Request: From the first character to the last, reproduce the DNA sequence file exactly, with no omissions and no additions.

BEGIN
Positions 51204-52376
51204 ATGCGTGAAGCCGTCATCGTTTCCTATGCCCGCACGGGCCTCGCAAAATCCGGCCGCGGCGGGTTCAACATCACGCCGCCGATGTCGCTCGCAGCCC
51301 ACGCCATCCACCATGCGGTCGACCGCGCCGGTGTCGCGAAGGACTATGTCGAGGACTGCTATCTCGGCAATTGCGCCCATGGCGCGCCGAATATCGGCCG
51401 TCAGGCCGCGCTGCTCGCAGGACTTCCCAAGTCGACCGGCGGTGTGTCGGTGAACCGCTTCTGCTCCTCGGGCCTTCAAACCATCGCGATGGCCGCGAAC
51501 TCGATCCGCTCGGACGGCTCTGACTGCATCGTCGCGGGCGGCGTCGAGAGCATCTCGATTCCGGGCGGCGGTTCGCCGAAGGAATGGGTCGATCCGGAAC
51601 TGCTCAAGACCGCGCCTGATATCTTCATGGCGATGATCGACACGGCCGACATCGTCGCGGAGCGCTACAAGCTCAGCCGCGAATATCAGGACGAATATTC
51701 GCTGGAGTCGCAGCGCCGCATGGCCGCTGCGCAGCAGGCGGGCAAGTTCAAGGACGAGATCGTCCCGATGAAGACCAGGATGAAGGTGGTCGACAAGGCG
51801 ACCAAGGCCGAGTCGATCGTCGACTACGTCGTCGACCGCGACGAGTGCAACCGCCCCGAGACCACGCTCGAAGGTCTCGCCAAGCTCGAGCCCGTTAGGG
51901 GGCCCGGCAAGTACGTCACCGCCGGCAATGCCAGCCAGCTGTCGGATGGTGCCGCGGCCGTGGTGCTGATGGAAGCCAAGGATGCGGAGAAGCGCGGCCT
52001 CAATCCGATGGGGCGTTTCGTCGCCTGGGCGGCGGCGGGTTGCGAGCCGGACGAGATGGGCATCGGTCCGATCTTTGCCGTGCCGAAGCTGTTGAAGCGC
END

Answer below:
Positions 51204-52376
51204 ATGCGTGAAGCCGTCATCGTTTCCTATGCCCGCACGGGCCTCGCAAAATCCGGCCGCGGCGGGTTCAACATCACGCCGCCGATGTCGCTCGCAGCCC
51301 ACGCCATCCACCATGCGGTCGACCGCGCCGGTGTCGCGAAGGACTATGTCGAGGACTGCTATCTCGGCAATTGCGCCCATGGCGCGCCGAATATCGGCCG
51401 TCAGGCCGCGCTGCTCGCAGGACTTCCCAAGTCGACCGGCGGTGTGTCGGTGAACCGCTTCTGCTCCTCGGGCCTTCAAACCATCGCGATGGCCGCGAAC
51501 TCGATCCGCTCGGACGGCTCTGACTGCATCGTCGCGGGCGGCGTCGAGAGCATCTCGATTCCGGGCGGCGGTTCGCCGAAGGAATGGGTCGATCCGGAAC
51601 TGCTCAAGACCGCGCCTGATATCTTCATGGCGATGATCGACACGGCCGACATCGTCGCGGAGCGCTACAAGCTCAGCCGCGAATATCAGGACGAATATTC
51701 GCTGGAGTCGCAGCGCCGCATGGCCGCTGCGCAGCAGGCGGGCAAGTTCAAGGACGAGATCGTCCCGATGAAGACCAGGATGAAGGTGGTCGACAAGGCG
51801 ACCAAGGCCGAGTCGATCGTCGACTACGTCGTCGACCGCGACGAGTGCAACCGCCCCGAGACCACGCTCGAAGGTCTCGCCAAGCTCGAGCCCGTTAGGG
51901 GGCCCGGCAAGTACGTCACCGCCGGCAATGCCAGCCAGCTGTCGGATGGTGCCGCGGCCGTGGTGCTGATGGAAGCCAAGGATGCGGAGAAGCGCGGCCT
52001 CAATCCGATGGGGCGTTTCGTCGCCTGGGCGGCGGCGGGTTGCGAGCCGGACGAGATGGGCATCGGTCCGATCTTTGCCGTGCCGAAGCTGTTGAAGCGC